69. 12 June 1995 [NM] (Astrology; Shakespeare's Catholicism; Mr WH)

previously unpublished; © the estate of eric sams and beatrice cazac (Mrs. Mathew’s letters)

Dear Eric,

   Thank you so much for the book. I read it at once with great pleasure. First-rate, and something we should all read. How can the entrenched Oxfordians have to the face to banish such critics to the outer pale? What is really exciting is to see the mind of Shakespeare at work, 'the playwright's struggle with tone and rhythm'. Such an opportunity, so long missed! Refreshingly, he doesn't transform Falstaff's death, as most editors do, arbitrarily replacing the given text – 'his nose as sharp as a pen on a table of green field' (a play on the green of death) with a Falstaff babbling of green fields – the last thing he would babble of!

   Your letter (27 v): So glad you're working on vol.2. I like the marriage consummated and 'solemnized', in the same way as Sh's was. Astrology, another of my themes. Jean Overton Fuller – the last Baconian book I've read, late '80s, gave as proof that Essex, as well as Bacon, was a son of Elizabeth, his horoscope, too far North for London. Her best proof for Bacon was a genetic one: he had curly brown hair and brown eyes, and both parents had straight fair hair. She wins there, if she's got the colours right. I can believe the laws of genetics could fail but not that Lady Bacon would 'découcher'. Ann Geneva's book: I plan to buy it. Yes, the Bacon passages are familiar to me, thank – you for offer to photocopy. On the other hand the Forse book doesn't seem worth my buying, though. I must say I'd like to see his views on Shylock and the Isle of Dogs, and on the Essex rebellion, so perhaps I sh'd get it. Or perhaps you can lend it to me while I'm in London? I'm planning two weeks from 18 July. So book us a lunch-hour!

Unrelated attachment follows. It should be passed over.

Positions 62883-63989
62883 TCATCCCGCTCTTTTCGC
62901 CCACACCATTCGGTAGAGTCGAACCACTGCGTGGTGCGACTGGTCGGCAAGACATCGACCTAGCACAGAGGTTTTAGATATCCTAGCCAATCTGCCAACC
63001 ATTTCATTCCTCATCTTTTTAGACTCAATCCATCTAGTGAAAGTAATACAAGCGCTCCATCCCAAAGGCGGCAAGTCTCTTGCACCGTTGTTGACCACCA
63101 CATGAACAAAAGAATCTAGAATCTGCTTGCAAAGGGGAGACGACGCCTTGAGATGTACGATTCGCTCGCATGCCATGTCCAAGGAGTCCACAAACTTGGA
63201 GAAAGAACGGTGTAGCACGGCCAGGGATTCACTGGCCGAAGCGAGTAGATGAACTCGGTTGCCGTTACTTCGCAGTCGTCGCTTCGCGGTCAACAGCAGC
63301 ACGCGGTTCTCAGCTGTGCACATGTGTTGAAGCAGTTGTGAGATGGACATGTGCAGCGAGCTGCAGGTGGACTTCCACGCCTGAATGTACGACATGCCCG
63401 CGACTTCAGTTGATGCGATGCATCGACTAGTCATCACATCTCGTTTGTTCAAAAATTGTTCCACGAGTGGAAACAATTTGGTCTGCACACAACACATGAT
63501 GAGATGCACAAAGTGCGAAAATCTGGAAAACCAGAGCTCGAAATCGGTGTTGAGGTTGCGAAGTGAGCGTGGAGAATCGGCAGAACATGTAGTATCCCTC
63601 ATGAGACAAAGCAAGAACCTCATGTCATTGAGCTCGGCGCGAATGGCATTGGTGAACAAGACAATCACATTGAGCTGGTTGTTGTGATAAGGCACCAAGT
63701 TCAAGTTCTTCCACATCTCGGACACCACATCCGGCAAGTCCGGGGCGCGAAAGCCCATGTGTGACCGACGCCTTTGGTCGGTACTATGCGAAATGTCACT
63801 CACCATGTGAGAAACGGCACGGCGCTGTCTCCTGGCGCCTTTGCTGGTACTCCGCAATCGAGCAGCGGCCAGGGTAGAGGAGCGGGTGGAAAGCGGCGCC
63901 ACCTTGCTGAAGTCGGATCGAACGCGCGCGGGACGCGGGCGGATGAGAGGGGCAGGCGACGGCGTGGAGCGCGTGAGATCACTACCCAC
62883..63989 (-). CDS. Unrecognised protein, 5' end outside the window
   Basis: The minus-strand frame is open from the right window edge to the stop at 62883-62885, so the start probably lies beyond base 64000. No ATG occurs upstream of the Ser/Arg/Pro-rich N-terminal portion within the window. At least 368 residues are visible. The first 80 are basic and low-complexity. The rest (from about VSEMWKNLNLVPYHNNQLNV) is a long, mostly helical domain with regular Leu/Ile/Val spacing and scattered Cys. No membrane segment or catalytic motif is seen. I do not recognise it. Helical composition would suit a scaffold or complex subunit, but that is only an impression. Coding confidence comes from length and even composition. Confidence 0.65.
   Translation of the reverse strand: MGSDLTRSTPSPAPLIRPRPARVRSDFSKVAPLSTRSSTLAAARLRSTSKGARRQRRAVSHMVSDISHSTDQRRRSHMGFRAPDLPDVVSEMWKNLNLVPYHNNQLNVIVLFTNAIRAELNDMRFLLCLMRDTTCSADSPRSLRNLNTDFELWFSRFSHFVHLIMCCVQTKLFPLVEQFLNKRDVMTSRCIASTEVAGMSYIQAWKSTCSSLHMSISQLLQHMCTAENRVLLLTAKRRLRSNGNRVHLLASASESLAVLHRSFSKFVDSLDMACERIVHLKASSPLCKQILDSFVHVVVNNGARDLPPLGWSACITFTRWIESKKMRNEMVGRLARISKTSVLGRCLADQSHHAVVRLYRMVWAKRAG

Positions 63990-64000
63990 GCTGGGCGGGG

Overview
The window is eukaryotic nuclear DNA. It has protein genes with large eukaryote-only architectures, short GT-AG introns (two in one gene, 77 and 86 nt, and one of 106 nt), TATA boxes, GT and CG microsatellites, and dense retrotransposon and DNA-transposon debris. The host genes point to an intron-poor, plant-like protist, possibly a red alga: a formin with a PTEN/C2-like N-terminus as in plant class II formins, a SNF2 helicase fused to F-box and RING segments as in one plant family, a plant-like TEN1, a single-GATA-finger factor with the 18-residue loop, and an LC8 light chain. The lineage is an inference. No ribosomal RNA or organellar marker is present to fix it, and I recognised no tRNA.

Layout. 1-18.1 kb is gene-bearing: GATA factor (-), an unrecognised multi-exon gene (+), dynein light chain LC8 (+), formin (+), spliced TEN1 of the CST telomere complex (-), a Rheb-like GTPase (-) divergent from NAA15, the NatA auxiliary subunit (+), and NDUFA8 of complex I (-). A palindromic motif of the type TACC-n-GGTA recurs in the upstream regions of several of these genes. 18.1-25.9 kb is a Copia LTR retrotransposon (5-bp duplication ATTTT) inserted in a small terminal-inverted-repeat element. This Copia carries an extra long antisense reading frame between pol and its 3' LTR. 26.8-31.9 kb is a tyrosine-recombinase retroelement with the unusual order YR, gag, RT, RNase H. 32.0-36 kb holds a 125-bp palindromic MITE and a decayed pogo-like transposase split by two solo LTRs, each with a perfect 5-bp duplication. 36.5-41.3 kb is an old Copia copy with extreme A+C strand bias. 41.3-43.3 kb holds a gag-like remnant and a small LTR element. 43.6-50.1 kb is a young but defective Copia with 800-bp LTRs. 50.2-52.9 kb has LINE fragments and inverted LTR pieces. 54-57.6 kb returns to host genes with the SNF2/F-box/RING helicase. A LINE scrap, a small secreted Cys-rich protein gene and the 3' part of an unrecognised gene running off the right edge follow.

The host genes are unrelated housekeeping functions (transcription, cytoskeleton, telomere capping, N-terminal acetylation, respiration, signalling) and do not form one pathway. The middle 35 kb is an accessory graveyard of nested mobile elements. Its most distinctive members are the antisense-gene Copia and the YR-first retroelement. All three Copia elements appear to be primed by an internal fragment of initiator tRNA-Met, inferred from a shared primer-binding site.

I can see why after all that has been unearthed of Sh's Catholic sympathies, he might look on Elizabeth as a tyrant, but it seems you do too. Remember however that a lot of the Catholics' sufferings were brought on them by their constant efforts to murder the Queen (originally very reluctant to pursue them) and encourage a Spanish invasion. Their plots were not all invented by Walsingham. And how patriotic Sh. remained. He would not have gone along with that. And surely for him as for the vocal Elizabethans, the 'tyrants' crests' were not at home. We mustn't forget that all kings at that time were absolute rulers, invested with a sacred power. The conflict, brought on England by Henry VIII, imposed a double temporal power on the English. Thus Popes enjoined murder and crowed with glee at the assassination of kings.

   Some queries. In consolidating Southampton as the Friend you aptly eliminated Pembroke, but not Hotson's Hatcliffe in Mr WH. I feel he needs eliminating. Despite his irritating self-confidence (anyone who might have met Sh. being presented throughout his books as a lifelong bosom friend, e.g. Toby Matthew of Shakespeare's 'lifelong friend' Russell, whereas the only man whose bosom friend he was is of course Bacon), I find some very convincing arguments for Hotson's dates: 1587-'90. Not of course on the sonnets urging the young man to marry, which in his version remain unexplained. But he musters a lot of suggestive evidence for the mortal moon, and his pyramids are more convincing than Southampton's. Also I like to think of Shakespeare beginning to write his sonnets at 25 like everyone else, and if he complained of tongue-tied art wasn't that when Ironsidewas suppressed? If Hatcliffe himself presented his sonnets to the publisher, there w'd be no problem about the dedication. I'm open to conviction if all this is nonsense, but I do think Hotson needs refuting.

   Dear Eric - please keep on sending me tasty snippets. And go on working and being a very young grand-father.